Activists Ready Recipes For Bread, Not “Crumbs”
by Allan Appel | Sep 7, 2012 8:40 am
Posted to: Social Services
Lee Parker added kosher salt to a recipe Thursday night—to represent one of the ingredients he needs to be self sufficient: decent public transportation back from his late night job at Walmart.
For years, Parker (pictured), who has a mental illness and lives in subsidized housing through Fellowship Place, had either to leave work 15 minutes early, angering his boss, or wait an hour and a quarter for the late night bus to get home. Recently he got hold of a 22-year-old Honda, so his transportation problem is solved. For now.
Parker told his story at an organizing meeting of the No More Crumbs Coalition at the community room at the main branch library Thursday night. He has told it before to state legislators in Hartford, when coalition organizers Merryl Eaton and Paola Serrecchia brought a busload of Lees to testify to the grassroots needs of poor people.
Thursday’s event—a “recipe” sharing of personal policy prescriptions—aimed to recruit and to train more people to testify so real-life stories can inform policy.
“I want to be sure that our [legislative policy] agenda reflects what people really need,” said Eaton. She works at Christian Community Action ; Serrecchia is a family outreach worker at the Clifford Beers Guidance Clinic. The coalition is their own grass roots advocacy project, but it has the blessing of their agencies, said Eaton.
Parker stood in front of a table full of bread loaves and the sugar, salt, baking soda, flour, and other bread-making ingredients. He said the ingredients symbolized affordable housing, health and day care, and other essentials needed to make a full loaf; read a self sufficient life for poor people in New Haven.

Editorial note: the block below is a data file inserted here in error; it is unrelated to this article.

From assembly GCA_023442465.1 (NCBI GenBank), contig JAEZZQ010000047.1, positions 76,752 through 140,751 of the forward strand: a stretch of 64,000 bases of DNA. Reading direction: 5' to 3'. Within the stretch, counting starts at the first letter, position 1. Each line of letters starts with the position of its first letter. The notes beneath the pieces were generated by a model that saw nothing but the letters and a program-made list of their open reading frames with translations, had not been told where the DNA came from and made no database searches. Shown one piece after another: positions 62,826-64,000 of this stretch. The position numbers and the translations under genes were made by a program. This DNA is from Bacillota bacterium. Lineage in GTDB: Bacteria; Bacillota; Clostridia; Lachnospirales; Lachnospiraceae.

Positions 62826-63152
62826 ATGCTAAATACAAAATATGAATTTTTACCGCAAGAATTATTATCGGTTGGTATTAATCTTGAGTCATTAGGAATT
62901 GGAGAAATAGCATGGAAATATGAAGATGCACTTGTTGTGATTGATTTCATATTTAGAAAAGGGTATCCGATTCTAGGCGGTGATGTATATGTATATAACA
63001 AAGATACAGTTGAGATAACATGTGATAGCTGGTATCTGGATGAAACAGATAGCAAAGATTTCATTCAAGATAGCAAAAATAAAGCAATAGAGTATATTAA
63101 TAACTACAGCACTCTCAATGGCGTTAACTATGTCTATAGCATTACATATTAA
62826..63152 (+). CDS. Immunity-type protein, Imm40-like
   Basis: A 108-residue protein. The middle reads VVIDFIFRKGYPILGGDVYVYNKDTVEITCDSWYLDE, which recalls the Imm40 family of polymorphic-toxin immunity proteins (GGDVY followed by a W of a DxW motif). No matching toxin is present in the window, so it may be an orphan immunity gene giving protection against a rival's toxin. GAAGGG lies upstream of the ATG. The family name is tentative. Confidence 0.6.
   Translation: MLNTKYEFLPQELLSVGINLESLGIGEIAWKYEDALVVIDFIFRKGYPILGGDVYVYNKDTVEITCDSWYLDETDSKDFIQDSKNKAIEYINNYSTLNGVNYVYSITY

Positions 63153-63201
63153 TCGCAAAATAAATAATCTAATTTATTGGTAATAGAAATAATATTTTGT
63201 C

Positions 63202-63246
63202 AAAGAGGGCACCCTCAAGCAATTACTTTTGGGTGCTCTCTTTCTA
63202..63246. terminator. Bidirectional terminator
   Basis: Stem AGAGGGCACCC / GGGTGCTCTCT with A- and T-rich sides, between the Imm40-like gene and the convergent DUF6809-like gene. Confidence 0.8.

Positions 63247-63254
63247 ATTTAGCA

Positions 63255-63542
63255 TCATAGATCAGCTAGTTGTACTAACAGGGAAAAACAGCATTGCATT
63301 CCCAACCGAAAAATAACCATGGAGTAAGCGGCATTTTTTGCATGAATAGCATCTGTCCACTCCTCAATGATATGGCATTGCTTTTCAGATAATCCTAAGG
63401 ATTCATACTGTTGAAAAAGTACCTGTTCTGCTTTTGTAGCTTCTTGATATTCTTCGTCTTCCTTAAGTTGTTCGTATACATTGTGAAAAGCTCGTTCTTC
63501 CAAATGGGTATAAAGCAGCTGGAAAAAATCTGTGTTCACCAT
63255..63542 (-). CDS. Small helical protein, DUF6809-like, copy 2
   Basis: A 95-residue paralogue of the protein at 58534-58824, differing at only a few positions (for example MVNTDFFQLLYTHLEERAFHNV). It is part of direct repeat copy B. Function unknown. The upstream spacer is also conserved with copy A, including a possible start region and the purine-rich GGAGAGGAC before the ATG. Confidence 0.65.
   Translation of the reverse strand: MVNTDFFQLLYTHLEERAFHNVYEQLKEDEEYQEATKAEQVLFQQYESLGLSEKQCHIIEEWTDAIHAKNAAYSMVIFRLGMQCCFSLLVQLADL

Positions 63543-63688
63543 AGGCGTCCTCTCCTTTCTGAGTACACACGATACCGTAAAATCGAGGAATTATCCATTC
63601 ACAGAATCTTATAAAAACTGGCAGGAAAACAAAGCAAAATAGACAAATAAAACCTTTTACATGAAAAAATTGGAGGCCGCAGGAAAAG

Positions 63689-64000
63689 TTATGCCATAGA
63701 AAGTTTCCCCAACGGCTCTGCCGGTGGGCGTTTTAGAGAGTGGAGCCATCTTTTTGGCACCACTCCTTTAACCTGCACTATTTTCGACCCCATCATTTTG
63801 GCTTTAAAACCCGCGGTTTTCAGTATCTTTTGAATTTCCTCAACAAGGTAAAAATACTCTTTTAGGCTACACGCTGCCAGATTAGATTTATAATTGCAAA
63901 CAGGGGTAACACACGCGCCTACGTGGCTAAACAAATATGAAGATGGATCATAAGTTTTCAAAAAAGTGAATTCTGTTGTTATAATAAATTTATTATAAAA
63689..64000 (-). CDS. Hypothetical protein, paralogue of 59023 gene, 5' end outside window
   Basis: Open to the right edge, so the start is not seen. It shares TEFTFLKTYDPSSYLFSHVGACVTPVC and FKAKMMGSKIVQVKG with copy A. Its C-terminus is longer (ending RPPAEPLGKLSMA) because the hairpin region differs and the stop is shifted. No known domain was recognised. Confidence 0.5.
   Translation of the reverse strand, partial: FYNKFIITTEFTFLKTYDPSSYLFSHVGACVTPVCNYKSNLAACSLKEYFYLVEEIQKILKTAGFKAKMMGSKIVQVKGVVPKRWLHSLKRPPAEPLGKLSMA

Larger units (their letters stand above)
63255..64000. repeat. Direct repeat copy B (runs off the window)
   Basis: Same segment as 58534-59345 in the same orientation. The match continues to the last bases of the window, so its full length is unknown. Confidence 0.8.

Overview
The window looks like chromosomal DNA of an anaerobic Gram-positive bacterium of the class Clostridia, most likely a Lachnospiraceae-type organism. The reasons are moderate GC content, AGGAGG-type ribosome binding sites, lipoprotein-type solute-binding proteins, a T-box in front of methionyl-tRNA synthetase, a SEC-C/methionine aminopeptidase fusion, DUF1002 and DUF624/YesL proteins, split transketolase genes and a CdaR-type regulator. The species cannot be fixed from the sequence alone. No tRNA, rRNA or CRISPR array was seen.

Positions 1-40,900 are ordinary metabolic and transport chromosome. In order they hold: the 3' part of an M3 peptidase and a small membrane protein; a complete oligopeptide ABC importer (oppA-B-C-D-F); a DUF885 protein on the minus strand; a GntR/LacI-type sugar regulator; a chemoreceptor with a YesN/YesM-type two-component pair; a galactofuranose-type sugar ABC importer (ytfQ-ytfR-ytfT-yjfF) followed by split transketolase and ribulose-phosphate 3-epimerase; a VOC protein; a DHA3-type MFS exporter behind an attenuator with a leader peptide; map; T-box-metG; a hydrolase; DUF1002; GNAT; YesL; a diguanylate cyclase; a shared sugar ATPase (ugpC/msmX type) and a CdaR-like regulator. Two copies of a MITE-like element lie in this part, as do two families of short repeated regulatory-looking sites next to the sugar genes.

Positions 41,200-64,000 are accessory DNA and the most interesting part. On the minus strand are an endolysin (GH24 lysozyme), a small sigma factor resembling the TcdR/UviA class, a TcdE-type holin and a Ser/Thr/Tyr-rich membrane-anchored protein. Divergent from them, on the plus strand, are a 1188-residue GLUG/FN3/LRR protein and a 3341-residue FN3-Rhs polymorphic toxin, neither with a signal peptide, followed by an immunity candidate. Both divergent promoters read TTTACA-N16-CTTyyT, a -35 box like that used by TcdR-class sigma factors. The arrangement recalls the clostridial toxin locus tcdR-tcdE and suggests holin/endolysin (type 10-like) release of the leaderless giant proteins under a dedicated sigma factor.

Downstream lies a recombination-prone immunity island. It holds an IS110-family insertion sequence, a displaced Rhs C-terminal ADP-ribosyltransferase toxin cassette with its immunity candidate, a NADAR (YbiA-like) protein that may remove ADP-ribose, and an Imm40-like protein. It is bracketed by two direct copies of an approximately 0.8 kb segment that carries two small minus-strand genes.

Eaton (pictured) brings the dough to Hartford each year on a table set up to lobby for government support for “wrap-around” services. The gag is the bread. The gag works, she said.
“This is what it would be like when we go to the Capitol. They [the legislators] like the smell of the bread. We tell them: If you take away one of the ingredients, you can’t make bread,” she said.
Another speaker Thursday night, Kim Hart, described a job-training program for a certified nursing assistant at which she excelled and graduated. Yet when she was directed to apply for a job, she was told that as a convicted felon she would not be eligible even to apply. “What good is that training ... for no jobs!” she declared.
A possible new recruit who came forward was Amevi Douaguibe. A soft-spoken immigrant from the African nation of Togo, she works only 20 hours a week as a home health aide; she would like more hours or a better job. She has had no luck so far. She is studying at Gateway Community College. “I have a baby, school, everything is so high. I can’t afford my rent,” she said.
She questioned whether requesting to double the minimum wage, for example, might backfire and result in other needed supports being withdrawn.
“So maybe the answer is not to do that, but have more affordable housing,” said Serrecchia, and wrote that suggestion down on the blackboard.
It takes $22 an hour in wages to afford a modest apartment in New Haven, Eaton said. Even two people working together at minimum wage don’t make that, Eaton added.
“Life is not working for too many people in Connecticut. I like to do the math with legislators,” she added.
Douaguibe said she will consider going to Hartford in the spring with Merryl Eaton and No Crumbs. Between now and then additional organizing and recruiting meetings are being scheduled. Contac Merryl Eaton (203-777-6072) or Paola Serrecchia (203-777-8648).
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